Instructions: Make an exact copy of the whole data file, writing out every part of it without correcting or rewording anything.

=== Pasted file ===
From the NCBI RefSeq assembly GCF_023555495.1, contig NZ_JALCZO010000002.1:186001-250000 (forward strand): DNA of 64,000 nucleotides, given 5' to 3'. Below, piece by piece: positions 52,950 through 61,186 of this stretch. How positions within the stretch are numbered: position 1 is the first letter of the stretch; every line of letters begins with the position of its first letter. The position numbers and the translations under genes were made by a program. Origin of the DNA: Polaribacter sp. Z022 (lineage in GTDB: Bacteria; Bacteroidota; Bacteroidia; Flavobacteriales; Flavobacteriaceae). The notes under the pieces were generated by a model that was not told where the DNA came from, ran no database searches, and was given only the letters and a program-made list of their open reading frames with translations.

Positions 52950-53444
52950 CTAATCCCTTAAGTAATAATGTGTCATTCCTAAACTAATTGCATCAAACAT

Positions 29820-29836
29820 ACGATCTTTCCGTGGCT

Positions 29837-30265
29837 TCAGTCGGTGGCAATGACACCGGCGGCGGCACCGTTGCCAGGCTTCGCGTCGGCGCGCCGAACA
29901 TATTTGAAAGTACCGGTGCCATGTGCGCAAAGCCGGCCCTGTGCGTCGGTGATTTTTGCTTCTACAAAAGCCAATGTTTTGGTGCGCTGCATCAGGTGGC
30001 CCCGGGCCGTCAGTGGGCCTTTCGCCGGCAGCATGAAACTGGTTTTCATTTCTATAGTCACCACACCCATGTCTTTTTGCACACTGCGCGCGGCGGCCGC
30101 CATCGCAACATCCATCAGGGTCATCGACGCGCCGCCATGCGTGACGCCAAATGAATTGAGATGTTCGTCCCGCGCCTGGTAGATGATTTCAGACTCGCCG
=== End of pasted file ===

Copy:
From the NCBI RefSeq assembly GCF_023555495.1, contig NZ_JALCZO010000002.1:186001-250000 (forward strand): DNA of 64,000 nucleotides, given 5' to 3'. Below, piece by piece: positions 52,950 through 61,186 of this stretch. How positions within the stretch are numbered: position 1 is the first letter of the stretch; every line of letters begins with the position of its first letter. The position numbers and the translations under genes were made by a program. Origin of the DNA: Polaribacter sp. Z022 (lineage in GTDB: Bacteria; Bacteroidota; Bacteroidia; Flavobacteriales; Flavobacteriaceae). The notes under the pieces were generated by a model that was not told where the DNA came from, ran no database searches, and was given only the letters and a program-made list of their open reading frames with translations.

Positions 52950-53444
52950 CTAATCCCTTAAGTAATAATGTGTCATTCCTAAACTAATTGCATCAAACAT

Positions 29820-29836
29820 ACGATCTTTCCGTGGCT

Positions 29837-30265
29837 TCAGTCGGTGGCAATGACACCGGCGGCGGCACCGTTGCCAGGCTTCGCGTCGGCGCGCCGAACA
29901 TATTTGAAAGTACCGGTGCCATGTGCGCAAAGCCGGCCCTGTGCGTCGGTGATTTTTGCTTCTACAAAAGCCAATGTTTTGGTGCGCTGCATCAGGTGGC
30001 CCCGGGCCGTCAGTGGGCCTTTCGCCGGCAGCATGAAACTGGTTTTCATTTCTATAGTCACCACACCCATGTCTTTTTGCACACTGCGCGCGGCGGCCGC
30101 CATCGCAACATCCATCAGGGTCATCGACGCGCCGCCATGCGTGACGCCAAATGAATTGAGATGTTCGTCCCGCGCCTGGTAGATGATTTCAGACTCGCCG